- Develop the notion of a global organisation and how firms decide on and implement the distribution of roles and responsibilities between headquarters and foreign subsidiaries
- Explore the challenges of cross-cultural management and of the attributes, skills, and knowledge required to succeed as a front-line manager in a multinational firm
- Hone a capability to bridge financial analysis and strategic analysis, both to diagnose the sources of high or low firm performance and so to enhance students' capacities to interpret performance data
- Refine habits of orderly and analytical thinking and skill in reporting conclusions effectively in oral and written form

Additional outcomes:
- Enhance problem-solving capabilities to formulate and analyse complex problems, to evaluate alternative solutions, and to make business policy recommendations
- Strengthen abilities to learn by combining learning modes, including by individual study from textbooks and cases, and from classroom analyses of cases
- Enhance employ-ability by developing capabilities to analyse companies and to formulate good questions
- Strengthen career progression by providing a broad understanding of the key strategic dilemmas facing a broad range of functions as they relate to strategy at different levels.

Outline content:
At the level of the firm:
1. Deployment strategies for global value creation
2. Development strategies for global value creation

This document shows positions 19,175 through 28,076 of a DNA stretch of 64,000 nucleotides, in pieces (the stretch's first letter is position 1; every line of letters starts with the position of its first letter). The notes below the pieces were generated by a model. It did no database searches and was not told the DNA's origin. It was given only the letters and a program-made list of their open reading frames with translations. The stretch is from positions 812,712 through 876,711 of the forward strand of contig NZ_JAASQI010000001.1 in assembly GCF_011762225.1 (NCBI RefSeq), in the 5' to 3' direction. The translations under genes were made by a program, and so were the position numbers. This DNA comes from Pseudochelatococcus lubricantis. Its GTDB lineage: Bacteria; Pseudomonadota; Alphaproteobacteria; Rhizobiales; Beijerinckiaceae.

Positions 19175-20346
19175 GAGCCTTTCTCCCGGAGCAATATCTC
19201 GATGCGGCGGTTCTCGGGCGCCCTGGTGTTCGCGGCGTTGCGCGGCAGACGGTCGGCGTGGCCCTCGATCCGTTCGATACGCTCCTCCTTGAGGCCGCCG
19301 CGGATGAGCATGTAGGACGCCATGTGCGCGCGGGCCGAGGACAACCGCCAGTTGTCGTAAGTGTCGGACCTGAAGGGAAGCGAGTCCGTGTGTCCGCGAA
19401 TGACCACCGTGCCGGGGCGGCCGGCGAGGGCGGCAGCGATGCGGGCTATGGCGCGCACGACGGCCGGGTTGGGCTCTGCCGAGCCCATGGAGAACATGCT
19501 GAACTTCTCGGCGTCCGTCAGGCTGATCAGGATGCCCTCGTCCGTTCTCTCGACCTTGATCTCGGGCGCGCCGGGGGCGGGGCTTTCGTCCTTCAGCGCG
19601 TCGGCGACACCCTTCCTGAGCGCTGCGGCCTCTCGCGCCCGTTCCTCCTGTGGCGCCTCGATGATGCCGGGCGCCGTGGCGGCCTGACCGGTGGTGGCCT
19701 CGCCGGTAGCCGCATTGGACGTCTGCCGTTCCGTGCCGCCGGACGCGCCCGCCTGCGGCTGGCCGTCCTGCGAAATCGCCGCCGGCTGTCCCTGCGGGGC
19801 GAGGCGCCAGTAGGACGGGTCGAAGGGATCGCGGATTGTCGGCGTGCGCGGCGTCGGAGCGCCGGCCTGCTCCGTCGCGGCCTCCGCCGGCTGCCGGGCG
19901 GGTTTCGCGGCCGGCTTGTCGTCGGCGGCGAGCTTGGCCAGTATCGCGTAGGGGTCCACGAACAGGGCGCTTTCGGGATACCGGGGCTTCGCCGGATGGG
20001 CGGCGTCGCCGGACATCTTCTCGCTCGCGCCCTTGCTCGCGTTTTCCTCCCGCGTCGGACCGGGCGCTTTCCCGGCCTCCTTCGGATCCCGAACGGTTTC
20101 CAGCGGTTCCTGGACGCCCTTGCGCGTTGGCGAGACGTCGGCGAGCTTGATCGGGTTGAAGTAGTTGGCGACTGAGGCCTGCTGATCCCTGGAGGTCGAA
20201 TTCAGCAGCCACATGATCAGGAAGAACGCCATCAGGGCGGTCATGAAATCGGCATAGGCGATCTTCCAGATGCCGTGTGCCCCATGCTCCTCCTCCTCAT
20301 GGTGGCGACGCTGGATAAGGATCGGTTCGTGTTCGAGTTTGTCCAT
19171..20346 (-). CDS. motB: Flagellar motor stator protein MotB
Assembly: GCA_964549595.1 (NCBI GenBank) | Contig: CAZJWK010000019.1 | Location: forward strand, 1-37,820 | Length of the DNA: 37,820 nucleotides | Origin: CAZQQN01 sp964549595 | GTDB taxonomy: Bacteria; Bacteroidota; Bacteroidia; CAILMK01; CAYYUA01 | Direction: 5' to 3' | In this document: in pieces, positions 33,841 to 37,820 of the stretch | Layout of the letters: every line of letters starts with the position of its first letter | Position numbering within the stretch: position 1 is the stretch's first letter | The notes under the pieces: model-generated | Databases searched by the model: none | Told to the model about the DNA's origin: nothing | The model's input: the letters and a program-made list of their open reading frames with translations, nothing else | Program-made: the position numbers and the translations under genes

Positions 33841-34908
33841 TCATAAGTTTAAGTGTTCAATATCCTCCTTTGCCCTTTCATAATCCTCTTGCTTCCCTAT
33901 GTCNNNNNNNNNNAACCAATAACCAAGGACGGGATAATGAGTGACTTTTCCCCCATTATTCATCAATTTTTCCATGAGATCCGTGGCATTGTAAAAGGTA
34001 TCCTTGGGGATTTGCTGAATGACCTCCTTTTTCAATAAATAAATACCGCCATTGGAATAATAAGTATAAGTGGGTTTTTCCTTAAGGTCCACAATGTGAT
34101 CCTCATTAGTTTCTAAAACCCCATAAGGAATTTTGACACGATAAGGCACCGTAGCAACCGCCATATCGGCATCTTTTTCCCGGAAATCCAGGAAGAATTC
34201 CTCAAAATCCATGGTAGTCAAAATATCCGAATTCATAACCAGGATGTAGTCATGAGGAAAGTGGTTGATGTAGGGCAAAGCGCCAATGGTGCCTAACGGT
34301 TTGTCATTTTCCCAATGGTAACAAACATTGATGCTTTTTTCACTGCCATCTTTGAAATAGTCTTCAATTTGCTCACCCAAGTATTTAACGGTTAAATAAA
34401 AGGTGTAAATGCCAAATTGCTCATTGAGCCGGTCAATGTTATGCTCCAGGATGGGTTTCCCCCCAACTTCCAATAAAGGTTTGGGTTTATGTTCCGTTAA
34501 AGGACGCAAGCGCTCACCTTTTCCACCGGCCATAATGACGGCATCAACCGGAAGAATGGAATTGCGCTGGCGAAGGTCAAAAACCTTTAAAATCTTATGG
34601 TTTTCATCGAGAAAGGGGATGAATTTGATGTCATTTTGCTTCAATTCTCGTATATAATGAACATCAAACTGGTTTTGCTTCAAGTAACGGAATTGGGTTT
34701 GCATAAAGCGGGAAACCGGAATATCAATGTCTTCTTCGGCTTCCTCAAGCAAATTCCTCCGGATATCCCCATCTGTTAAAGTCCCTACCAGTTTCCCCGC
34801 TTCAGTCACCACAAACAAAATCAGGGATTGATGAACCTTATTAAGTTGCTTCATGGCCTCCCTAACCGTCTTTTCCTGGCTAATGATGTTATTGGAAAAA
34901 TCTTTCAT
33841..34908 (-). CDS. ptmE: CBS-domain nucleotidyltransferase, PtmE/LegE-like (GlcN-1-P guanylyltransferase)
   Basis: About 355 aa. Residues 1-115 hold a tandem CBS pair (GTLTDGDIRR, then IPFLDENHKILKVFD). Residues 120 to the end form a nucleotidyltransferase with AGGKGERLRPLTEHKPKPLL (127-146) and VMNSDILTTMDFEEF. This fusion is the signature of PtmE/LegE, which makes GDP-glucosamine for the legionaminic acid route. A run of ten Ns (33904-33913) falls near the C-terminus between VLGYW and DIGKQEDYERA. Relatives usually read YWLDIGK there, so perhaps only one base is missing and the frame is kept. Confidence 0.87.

3. Deepening strategies for global value creation
4. Allocating products and activities across locations
5. The influence of a firm's founding location on its competitive advantage
6. Crafting location strategies to foster the development of new capabilities
7. Timing of location choices to enhance competitive advantage
8. Strategies for local firms competing against global giants
9. Building the global organisation
10. Implementation of global strategy and the role of the country general manager

Brief description of teaching and learning methods:
While MM394 makes use of several methods and activities to stimulate learning, relative to its pre-requisite modules MM276 (previously MM272) and MM393 it places heavier emphasis on the case method of learning using high quality cases about real managers, strategic problems and multinational enterprises. Case analysis allows students to experience the challenges of real-life managers, to learn the craft of strategic management and business policy by simulated problem-solving and decision-making. Students are set specific pre-class tasks in the form of guided case preparation assignments. Lecturing will include brief, focused reviews of the most challenging aspects of learning from cases, and to synthesize the theoretical aspects of the module. By the end of the module, students should be able to compare and evaluate the sometimes competing logics and theories presented in the module and to synthesize learnings with those from prerequisite modules.
Teaching materials for MM394 include business cases drawn from high quality academic journals and publishers, such as Harvard Business Publishing, scholarly articles drawn from high quality academic journals, selected from books, and news articles from publications such as The Financial Times and The Economist and video clips.

Contact hours:
  Autumn Spring Summer
Lectures 20 2
Seminars 5
Tutorials 130 42
Project Supervision 155 45
Total hours by term 310.00 89.00
Total hours for module 399.00

Summative Assessment Methods:
Method Percentage
Written exam 60
Written assignment including essay 40

Other information on summative assessment: